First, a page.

By following these steps, you can take control of your financial future and work towards a comfortable and fulfilling retirement. Starting early and staying consistent with your contributions and investments is vital to a successful pension plan.

A PENSION IS A LONG-TERM INVESTMENT NOT NORMALLY ACCESSIBLE UNTIL AGE 55 (57 FROM APRIL 2028 UNLESS THE PLAN HAS A PROTECTED PENSION AGE).

THE VALUE OF YOUR INVESTMENTS (AND ANY INCOME FROM THEM) CAN GO DOWN AS WELL AS UP, WHICH WOULD HAVE AN IMPACT ON THE LEVEL OF PENSION BENEFITS AVAILABLE.

YOUR PENSION INCOME COULD ALSO BE AFFECTED BY THE INTEREST RATES AT THE TIME YOU TAKE YOUR BENEFITS.


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How to secure an income stream for life

Deciding what to do with your pension fund can be a complex decision

Are you approaching retirement age and have a pension fund that you need to decide what to do with? There are several options available to you, but one option is to buy a lifetime annuity. An annuity is a financial product that converts your pension fund into an annual pension.

If you’ve contributed to a defined contribution pension scheme during your working life, you may have a sizeable pension fund built up by the time you retire. Buying a lifetime annuity is one way you can use that pension fund to secure an income stream for the rest of your life.

Complex decision
It’s important to remember that the first 25% of your pension pot can be taken tax-free, subject to no protection in place and not exceeding £1,073,100, but you’ll be charged Income Tax on any additional money you take. Furthermore, you may need to consider the impact on your eligibility for state benefits or care services.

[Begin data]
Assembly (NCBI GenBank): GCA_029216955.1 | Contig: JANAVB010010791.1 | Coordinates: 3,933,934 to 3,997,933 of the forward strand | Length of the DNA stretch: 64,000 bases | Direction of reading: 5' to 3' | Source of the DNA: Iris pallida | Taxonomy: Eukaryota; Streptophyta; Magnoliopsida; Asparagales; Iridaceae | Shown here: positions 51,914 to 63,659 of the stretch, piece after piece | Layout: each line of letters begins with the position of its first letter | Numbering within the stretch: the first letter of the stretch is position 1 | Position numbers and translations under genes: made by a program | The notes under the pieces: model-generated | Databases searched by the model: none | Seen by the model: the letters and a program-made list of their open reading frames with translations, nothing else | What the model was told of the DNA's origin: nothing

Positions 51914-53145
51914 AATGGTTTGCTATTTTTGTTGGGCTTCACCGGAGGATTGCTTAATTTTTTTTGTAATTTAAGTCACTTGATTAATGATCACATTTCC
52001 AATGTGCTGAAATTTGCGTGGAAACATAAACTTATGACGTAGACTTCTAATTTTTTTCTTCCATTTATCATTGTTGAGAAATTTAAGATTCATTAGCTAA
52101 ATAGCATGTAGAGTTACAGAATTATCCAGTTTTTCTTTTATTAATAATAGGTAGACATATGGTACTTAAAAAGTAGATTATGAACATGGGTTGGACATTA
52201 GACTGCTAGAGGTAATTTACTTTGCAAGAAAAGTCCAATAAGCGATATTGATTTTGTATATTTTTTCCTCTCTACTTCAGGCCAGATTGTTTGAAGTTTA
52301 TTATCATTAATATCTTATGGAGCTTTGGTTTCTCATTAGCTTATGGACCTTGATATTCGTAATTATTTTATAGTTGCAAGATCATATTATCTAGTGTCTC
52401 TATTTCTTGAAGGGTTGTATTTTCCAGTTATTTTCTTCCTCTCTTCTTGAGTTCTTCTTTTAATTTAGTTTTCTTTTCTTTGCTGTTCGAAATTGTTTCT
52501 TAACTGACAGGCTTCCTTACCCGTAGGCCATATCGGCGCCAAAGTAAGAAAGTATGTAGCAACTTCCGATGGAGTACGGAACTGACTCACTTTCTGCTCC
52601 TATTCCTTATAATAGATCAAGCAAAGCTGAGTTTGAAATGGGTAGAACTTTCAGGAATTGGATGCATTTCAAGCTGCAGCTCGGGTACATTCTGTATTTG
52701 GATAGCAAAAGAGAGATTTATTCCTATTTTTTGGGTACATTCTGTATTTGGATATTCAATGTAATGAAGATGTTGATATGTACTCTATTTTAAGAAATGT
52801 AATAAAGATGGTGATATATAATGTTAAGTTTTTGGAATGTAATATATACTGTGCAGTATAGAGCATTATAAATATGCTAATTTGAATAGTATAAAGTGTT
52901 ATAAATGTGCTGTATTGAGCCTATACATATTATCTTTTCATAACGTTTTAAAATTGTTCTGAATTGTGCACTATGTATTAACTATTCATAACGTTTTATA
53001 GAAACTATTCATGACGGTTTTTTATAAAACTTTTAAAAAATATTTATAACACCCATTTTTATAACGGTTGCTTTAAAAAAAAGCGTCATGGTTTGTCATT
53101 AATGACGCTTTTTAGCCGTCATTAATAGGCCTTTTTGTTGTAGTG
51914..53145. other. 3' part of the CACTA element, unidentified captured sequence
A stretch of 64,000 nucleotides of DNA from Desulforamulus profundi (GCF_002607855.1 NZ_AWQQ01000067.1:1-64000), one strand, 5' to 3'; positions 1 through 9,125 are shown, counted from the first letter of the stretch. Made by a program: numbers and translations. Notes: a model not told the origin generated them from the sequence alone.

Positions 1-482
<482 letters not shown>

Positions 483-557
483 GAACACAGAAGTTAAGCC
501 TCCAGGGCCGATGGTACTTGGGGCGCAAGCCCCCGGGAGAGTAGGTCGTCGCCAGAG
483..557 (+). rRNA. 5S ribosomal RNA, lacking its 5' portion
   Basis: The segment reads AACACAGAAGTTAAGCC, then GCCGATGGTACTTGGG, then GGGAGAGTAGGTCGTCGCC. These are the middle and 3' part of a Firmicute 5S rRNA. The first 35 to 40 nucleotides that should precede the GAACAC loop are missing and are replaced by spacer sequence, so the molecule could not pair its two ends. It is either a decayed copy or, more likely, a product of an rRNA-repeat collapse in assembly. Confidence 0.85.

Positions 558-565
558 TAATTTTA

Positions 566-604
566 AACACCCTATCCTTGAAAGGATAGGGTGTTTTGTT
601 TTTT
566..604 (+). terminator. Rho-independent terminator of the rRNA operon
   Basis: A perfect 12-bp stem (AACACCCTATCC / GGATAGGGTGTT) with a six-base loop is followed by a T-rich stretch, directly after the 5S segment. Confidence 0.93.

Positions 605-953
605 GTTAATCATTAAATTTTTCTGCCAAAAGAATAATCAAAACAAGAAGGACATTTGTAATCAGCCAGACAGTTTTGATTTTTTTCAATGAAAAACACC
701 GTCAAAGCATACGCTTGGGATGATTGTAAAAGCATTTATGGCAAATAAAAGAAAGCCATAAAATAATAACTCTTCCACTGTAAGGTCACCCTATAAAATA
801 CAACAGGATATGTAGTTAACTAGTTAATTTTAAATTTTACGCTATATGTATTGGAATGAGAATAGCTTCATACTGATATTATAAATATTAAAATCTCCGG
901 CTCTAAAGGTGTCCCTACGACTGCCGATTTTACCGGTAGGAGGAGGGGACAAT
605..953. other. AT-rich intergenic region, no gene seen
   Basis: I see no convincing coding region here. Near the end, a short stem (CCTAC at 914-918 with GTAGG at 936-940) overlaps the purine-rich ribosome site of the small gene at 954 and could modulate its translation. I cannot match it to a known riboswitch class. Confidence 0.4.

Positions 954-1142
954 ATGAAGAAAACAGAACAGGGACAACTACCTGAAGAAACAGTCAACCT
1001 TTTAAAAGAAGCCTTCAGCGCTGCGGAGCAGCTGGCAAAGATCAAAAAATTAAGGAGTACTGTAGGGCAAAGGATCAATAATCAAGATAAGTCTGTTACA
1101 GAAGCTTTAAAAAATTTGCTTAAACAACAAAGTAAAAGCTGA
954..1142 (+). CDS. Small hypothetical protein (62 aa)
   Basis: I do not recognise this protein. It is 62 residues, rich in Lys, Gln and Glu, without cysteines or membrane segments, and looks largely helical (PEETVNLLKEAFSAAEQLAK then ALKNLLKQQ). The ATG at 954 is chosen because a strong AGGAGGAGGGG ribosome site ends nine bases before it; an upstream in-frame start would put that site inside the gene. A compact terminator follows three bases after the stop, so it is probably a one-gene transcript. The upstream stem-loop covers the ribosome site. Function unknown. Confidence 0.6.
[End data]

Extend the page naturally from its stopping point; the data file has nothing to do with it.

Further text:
Overall, deciding what to do with your pension fund can be a complex decision. It’s important to consider all options available to you and seek professional financial advice to make the most suitable decision for your individual circumstances.

Approaching retirement
Nearly one million (990,000) pre-retirees, those aged over 55 and still in work, are considering annuities for the first time in preparation for their retirement, according to new research[1].

One in six people approaching retirement but still working (16%) are looking at annuities due to improved rates against the backdrop of rising living costs. This is in addition to the 828,000 (14%) of working over-55s who had always planned to buy an annuity in retirement[2].

Pre-retirees
Aside from the improvement in rates (18%), people considering an annuity are drawn by the stability of a guaranteed income making it easier to plan their finances (78%) and the assurances the product offers in a volatile market (36%).